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BinMaster maker becomes its own customer

Garner Industries Inc., the maker of the well-known BinMaster level sensing device for bins, tanks and silos, also is a custom injection molder. And Garner has installed its first resin silos. Guess what they're equipped with?

BinMaster!

This month, Best Practices takes you to Lincoln, Neb., where Garner put out a testimonial with this headline: "Managing Resin Inventory: It takes one to know one."

Garner runs 29 injection molding machines with clamping forces ranging from 35 to 500 tons — Niigata and Toyo machines — in a 75,000-square-foot plant. But Garner had been using gaylords to store resin at its in-site and off-site warehouses.

Then, late last year, the company added three smooth-wall steel silos. Resin is pneumatically conveyed from the silos to large surge bins inside the factory that feed three new 500-ton molding presses. The silos have a very deep cone to help the free flow of resin pellets out to the factory.

Thanks to the BinMaster-equipped silos, Dan Hurtz, plastic manager at Garner Industries, can view inventory levels on his computer in his office — or anywhere, thanks to the BinView application, using level readings sent to a cloud-based database.

"Real-time management of expensive resin helps ensure a continuous supply of raw materials for our operation that runs 24/7," Hurtz said. It also gives customers more visibility, and through a secure system.

And the silo-irony is not lost on Doug Hartzell, BinMaster engineering manager.

"BinMaster's been making point level indicators for almost 60 years. We were also one of the first companies to introduce integrated inventory management sensors and software," Hartzell said. "BinMaster has been installing inventory systems at plastics molders and resin manufacturers for decades. It was time to take our own system for a spin."

BinMaster certainly knows silos. All kinds of silos, for everything from milled ore and talc, wood biomass, flour and — being from Nebraska — crop seeds.

Plastics is an important market. Eliminating gaylords allows plastic processors to buy resin in bulk and have it delivered by truck or rail. And the silos allow a processor to monitor inventory using automatic counts instead of physical counts. Of course, silos also reduce the amount of handling that is required with gaylord containers.

Garner Industries Inc. Hurtz

In Lincoln, the first step was to equip each silo with a BinMaster VR-21 vibrating rod, for low-level control. The units automatically send an alert when resin levels get low, signaling the resin buyer to replenish the inventory. Those point controls are mounted about halfway up the hopper section of the silos.

For high-level control, each silo also has a BinMaster VR-41 extended vibrating rod, roof-mounted in a 1½-inch coupling. The rigid extension drops down 4 feet to compensate for the angle of repose of the material and capacity of the silo as it gets emptied and filled up. That prevents overfilling.

The system sounds an external horn to alert a truck driver if too high of a level is detected during the filling process.

Each surge bin also has a VR-21, used to alert when the bin is getting empty, and needs additional resin from the silos.

For inventory management, each silo has a BinMaster 3DLevelScanner mounted on top. The non-contact scanner uses acoustics-based technology to measure and map multiple points on the material surface of the resin in the silo, detecting cone-up or cone-down and other surface variations. Then it processes the data to determine inventory volume that takes into account surface variations. The unit reports a percentage full based on a weighted average of the measurements.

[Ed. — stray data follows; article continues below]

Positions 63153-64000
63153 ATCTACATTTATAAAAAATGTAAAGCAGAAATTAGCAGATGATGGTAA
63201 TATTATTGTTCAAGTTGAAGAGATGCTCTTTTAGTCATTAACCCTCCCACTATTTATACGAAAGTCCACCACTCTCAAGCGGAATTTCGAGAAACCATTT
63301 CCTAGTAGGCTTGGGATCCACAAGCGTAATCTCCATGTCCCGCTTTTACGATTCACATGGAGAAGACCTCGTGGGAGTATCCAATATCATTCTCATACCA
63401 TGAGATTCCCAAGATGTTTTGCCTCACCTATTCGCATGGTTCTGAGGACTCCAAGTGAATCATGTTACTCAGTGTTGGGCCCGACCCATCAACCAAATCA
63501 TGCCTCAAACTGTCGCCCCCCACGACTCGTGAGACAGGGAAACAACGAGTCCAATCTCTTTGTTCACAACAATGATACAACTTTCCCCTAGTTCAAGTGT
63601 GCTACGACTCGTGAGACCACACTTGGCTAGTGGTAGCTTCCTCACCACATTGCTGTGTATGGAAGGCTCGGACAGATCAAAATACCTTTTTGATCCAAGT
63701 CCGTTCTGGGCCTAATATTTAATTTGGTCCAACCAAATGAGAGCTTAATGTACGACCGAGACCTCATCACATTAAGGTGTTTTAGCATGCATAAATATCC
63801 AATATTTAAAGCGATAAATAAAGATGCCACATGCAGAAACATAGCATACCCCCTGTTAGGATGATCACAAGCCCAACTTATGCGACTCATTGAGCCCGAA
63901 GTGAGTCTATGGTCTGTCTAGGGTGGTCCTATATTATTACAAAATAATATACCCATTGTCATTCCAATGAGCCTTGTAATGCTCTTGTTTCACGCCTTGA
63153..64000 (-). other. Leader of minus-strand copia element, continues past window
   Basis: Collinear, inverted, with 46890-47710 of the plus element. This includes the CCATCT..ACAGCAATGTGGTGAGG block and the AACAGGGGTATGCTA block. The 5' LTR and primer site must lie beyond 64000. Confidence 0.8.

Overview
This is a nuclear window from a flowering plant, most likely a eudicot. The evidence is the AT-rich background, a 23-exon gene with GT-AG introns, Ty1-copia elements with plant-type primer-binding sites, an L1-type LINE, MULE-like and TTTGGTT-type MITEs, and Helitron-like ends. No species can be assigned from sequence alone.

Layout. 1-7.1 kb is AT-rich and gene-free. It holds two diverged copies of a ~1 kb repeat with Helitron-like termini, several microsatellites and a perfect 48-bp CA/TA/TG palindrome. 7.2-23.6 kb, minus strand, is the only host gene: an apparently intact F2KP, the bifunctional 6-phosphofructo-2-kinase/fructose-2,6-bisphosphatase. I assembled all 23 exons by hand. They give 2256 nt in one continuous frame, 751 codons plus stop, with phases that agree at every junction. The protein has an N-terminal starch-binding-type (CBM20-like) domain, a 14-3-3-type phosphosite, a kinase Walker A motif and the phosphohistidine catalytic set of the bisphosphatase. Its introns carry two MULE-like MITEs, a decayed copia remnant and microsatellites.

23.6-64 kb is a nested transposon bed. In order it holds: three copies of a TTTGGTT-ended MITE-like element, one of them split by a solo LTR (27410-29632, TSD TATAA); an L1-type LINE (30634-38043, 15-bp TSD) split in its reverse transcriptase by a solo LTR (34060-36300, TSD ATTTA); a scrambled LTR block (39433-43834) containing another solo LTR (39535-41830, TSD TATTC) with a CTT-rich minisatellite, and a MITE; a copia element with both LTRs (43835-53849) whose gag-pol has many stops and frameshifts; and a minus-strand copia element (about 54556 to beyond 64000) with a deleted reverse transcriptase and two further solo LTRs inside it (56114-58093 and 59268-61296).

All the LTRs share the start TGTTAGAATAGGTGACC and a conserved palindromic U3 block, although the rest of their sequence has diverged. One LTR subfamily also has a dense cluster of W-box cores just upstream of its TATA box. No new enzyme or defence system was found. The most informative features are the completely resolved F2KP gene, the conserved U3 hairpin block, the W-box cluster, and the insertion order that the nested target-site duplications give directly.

One silo also is outfitted with a SmartBob II level sensor, a traditional weight and cable-based system that works like an automated tape measure and eliminates climbing the silos to take a measurement.

(As the machinery-beat reporter, I write new product items at Plastics News, and SmartBob is one of my all-time favorite product names.)

Garner Industries is an interesting company. It was founded in 1953. Garner bought a small local injection molding operation in 1993, kicking off the move into molding.

The molding operation specializes in small- to medium-sized parts, although the three new 500-ton Toyo presses should help it mold larger ones. The previous largest machine was a 385-ton press.

And Garner Industries is a complete plastics processor: The company makes its own molds and has CNC machining and wire-EDM services.

Its markets include consumer goods, hand tools and hardware, automotive parts, communications and telecom, and electronics. Garner's website has case studies of a valve assembly — when the company became the single-source supplier for a valve assembly of 16 plastic and metal parts, which had been supplied by eight vendors. Another single-source job was machining metal parts, overmolding, polishing/plating and assembly of hand grips and foot pegs for a maker of custom motorcycles.

That kind of all-in-one service, metal and plastic, differentiates Garner from regular custom molders. It also helps the company manufacture BinMaster products.

As Garner Industries knows, resin costs are a major part of the total part cost. Using its own products, the company can get a look inside its silos — and do complete reports of material usage.

» Publication Date: 14/06/2017

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This project has received funding from the European Union Seventh Framework Programme (FP7/2007-2013) under grant agreement n° [605658].

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